(CNN)Plummeting temperatures are forcing people indoors seeking warmth.
But for those who call city streets home, heading inside is not always a realistic option.
Homelessness across the US is reaching record highs, due to the economic impact of coronavirus.
And as shelters deal with increased occupancy, the pandemic also poses immense safety challenges to people seeking refuge.
It all leads to an increase in people literally stuck out in the cold.
Instead of walking by, here are a few ways you can help:
Locate a shelter or warming center
From your smartphone you can connect someone you believe to be experiencing homelessness with support. The Salvation Army claims to have a presence in nearly every zip code across the country. And every location can serve as a warming station.
"The pandemic has been laid on top of an epidemic. The epidemic of homelessness in our country has been a tragedy, and the pandemic has made that challenge all the greater," says Salvation Army Commissioner Kenneth Hodder.
The organization is tailoring responses to fit the unique needs of each of its communities — including locations caught up in the current cold snap. People can locate their nearest Salvation Army center through the organization's online location finder.
With increased demand, Hodder explains that local chapters are getting creative to meet the needs of this unprecedented time. He says some locations are transforming everyday spaces like thrift stores and school gyms into shelters and warming centers. Hodder says each warming center is following state Covid-19 safety guidelines including social distancing and providing PPE.
"The Salvation Army is involved coast to coast in dealing with the challenges of these extraordinarily cold days," Hodder tells CNN.
The non-profit is also encouraging those who want to get involved to consider inventive, grassroots solutions. For example, in Poughkeepsie, New York, Salvation Army staff tied winter weather gear to light poles to be fully at the disposal of those who need them.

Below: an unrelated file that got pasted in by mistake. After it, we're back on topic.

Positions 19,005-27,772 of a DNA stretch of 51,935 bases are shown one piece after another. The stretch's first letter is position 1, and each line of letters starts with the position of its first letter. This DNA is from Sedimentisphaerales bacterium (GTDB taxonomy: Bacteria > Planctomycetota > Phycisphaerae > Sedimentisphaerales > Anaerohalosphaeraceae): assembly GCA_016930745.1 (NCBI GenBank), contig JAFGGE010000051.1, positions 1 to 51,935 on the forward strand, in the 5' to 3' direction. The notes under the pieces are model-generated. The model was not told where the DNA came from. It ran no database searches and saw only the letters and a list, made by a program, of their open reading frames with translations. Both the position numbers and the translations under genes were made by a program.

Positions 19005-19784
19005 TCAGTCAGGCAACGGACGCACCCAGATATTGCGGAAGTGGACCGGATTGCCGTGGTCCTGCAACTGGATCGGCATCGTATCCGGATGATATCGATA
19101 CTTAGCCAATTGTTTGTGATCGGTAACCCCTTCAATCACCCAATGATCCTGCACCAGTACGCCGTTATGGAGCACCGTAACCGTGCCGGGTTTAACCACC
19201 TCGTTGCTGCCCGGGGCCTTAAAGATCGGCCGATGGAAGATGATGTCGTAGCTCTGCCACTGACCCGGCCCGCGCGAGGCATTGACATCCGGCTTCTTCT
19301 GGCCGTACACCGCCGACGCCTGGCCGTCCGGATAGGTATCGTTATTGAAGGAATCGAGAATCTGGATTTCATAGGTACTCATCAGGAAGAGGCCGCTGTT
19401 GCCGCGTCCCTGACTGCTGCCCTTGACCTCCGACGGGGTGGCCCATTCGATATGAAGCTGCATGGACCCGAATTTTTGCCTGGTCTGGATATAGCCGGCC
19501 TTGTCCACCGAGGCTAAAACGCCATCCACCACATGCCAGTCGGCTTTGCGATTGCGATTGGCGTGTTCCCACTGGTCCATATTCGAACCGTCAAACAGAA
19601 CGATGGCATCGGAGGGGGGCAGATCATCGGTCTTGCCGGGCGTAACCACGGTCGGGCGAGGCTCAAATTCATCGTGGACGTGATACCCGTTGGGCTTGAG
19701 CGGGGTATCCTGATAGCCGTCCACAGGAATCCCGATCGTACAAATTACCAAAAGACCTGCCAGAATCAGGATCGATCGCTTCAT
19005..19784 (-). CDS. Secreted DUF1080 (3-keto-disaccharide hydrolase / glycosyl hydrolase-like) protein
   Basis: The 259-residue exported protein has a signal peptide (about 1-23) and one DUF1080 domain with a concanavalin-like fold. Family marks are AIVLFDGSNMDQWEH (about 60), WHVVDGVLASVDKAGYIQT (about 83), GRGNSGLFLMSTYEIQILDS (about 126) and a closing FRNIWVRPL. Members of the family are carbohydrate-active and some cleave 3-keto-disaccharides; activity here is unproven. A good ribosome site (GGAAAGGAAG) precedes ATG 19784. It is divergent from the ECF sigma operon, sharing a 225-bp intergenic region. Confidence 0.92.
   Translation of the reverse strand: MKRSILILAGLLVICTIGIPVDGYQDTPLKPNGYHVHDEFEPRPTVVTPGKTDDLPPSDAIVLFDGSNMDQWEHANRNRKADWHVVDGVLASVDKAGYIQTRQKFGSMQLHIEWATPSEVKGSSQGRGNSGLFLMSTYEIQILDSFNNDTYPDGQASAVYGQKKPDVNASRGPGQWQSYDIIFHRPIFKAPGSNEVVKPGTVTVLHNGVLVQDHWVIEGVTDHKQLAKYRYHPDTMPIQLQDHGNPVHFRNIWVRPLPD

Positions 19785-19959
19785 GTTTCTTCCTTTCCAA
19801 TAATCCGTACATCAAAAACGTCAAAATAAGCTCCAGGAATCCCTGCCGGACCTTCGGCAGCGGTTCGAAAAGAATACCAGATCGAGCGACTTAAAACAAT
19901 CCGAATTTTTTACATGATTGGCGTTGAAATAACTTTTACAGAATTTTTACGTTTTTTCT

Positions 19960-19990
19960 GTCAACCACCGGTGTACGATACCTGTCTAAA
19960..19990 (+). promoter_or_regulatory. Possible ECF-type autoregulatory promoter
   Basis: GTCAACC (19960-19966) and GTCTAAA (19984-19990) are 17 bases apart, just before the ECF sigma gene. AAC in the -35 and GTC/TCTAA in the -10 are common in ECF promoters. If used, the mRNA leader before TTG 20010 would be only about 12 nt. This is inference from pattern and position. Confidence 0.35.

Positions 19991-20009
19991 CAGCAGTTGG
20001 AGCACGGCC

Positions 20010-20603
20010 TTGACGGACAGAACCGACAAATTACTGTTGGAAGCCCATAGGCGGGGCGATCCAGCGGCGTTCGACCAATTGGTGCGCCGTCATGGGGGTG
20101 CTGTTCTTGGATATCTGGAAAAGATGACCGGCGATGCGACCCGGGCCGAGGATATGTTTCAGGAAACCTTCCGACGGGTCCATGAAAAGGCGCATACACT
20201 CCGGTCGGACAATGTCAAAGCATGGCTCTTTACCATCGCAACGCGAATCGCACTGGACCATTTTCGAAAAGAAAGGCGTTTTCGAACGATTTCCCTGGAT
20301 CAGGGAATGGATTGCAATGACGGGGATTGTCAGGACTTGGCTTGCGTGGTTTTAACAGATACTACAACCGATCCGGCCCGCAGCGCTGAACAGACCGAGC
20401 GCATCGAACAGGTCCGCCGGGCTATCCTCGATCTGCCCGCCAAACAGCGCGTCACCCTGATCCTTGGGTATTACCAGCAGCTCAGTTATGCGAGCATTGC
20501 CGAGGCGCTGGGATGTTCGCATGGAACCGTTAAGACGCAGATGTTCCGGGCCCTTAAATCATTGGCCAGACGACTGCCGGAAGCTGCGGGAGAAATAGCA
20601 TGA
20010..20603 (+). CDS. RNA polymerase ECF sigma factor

"Even if they can't get to us, they have access to warm clothing," Hodder tells CNN.
He points out that a roof over one's head, doesn't necessarily mean heat in one's home. As Covid-19 decimates household budgets, millions of Americans are forced to prioritize paying for housing over affording utilities and food.
"Last year, almost 10 million people lost their jobs. Last year, another 8 million fell into poverty. These are the people who are going to be suffering the most this week."
For these individuals, Hodder recommends placing a call to 1-800-SAL-ARMY to connect those in need directly to helpful resources.
"If they do not have enough heat, if they are stranded as a traveler, if they find their children don't have enough blankets ... we'll get to them and we will provide what help they need."
In addition to the Salvation Army, shelters can also be located through the US Department of Housing and Urban Development's shelter finder here. The site also provides directions for finding food pantries and health clinics.
Make warm meals, donate rides, call 211
On cold days, a hot homemade meal can go a long way. So consider making meals and delivering them to those living outdoors.
Mei Cobb, of the United Way, has seen volunteers make hot meals in group kitchens and distribute them in places where people experiencing homelessness often gather.
"Some are actually putting together a meal that can be heated," Cobb tells CNN.
In response to Covid-19, The United Way launched its Ride United Last Mile delivery program in partnership with Lyft and Doordash. Donations toward this initiative help bridge a transportation gap between food pantries and vulnerable populations.
The United Way also says many of its local partners are accepting winter coat donations. By donating a gently used coat though a local United Way chapter, someone living outdoors may have better protection against frigid temperatures. To maximize efforts, at-home volunteers can organize a clothing drive among family and friends, with support of a local United Way chapter.